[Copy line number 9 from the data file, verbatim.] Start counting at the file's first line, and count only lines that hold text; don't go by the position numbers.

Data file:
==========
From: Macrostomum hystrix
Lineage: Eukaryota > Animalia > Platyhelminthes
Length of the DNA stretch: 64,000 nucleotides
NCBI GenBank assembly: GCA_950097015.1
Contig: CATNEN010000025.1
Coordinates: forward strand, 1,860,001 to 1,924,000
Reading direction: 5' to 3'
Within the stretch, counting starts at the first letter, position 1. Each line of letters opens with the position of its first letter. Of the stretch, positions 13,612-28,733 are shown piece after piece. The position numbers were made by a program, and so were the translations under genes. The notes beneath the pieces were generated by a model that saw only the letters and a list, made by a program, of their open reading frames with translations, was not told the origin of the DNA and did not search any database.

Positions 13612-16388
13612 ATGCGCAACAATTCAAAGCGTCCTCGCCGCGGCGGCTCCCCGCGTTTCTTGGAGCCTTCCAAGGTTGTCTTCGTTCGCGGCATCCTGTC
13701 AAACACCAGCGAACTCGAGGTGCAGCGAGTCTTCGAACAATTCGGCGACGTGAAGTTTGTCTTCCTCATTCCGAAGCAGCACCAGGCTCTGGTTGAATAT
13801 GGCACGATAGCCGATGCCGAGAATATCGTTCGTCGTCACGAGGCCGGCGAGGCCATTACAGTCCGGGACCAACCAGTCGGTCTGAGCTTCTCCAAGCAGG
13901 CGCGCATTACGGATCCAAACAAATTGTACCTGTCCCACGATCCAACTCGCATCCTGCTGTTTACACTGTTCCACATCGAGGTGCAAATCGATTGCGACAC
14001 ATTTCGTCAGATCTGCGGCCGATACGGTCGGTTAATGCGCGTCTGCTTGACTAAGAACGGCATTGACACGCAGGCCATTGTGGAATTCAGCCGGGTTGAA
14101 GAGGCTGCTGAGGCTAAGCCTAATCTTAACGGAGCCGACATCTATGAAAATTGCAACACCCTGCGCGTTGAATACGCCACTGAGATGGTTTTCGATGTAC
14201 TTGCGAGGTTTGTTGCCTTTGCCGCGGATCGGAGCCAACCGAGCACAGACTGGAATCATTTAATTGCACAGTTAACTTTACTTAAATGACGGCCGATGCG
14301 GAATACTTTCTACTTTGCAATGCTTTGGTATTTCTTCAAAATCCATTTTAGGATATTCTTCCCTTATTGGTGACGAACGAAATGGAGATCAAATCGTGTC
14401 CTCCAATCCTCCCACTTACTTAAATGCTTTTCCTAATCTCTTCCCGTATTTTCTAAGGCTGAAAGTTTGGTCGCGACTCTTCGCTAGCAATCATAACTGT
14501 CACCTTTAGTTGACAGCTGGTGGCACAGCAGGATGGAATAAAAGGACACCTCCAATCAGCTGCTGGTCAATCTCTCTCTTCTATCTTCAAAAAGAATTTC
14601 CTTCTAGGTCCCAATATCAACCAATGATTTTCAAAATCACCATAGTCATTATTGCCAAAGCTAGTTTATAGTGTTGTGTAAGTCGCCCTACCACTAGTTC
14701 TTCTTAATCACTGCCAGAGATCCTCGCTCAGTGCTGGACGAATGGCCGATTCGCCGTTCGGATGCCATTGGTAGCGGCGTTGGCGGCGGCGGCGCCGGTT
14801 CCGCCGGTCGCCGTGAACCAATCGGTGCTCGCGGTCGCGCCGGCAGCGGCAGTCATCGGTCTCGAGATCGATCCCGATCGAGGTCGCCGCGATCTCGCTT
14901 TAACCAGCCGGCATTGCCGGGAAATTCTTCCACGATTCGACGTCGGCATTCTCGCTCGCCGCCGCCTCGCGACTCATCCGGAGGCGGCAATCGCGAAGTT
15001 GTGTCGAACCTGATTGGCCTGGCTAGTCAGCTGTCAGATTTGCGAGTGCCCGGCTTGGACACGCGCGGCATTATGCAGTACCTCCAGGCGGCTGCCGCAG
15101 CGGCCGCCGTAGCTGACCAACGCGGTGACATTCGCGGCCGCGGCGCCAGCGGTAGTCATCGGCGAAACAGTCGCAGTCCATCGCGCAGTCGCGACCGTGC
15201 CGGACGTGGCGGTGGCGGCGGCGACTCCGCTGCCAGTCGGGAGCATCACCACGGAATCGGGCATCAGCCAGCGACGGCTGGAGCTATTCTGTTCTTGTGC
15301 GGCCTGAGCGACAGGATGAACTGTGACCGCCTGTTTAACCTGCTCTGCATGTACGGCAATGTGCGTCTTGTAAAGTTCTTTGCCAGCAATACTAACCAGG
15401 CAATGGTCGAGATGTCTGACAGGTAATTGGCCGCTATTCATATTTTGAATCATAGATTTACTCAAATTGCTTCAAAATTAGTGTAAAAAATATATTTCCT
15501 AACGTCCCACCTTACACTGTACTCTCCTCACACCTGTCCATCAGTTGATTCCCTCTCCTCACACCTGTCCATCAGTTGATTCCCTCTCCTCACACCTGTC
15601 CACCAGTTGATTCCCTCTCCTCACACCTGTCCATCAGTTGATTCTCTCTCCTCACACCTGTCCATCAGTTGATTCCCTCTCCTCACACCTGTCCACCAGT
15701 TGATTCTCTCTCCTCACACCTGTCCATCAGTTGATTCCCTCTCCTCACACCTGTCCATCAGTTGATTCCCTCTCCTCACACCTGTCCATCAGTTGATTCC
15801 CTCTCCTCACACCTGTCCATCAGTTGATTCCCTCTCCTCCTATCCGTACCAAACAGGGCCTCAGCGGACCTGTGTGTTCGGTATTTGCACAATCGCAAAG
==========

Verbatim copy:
Positions 13612-16388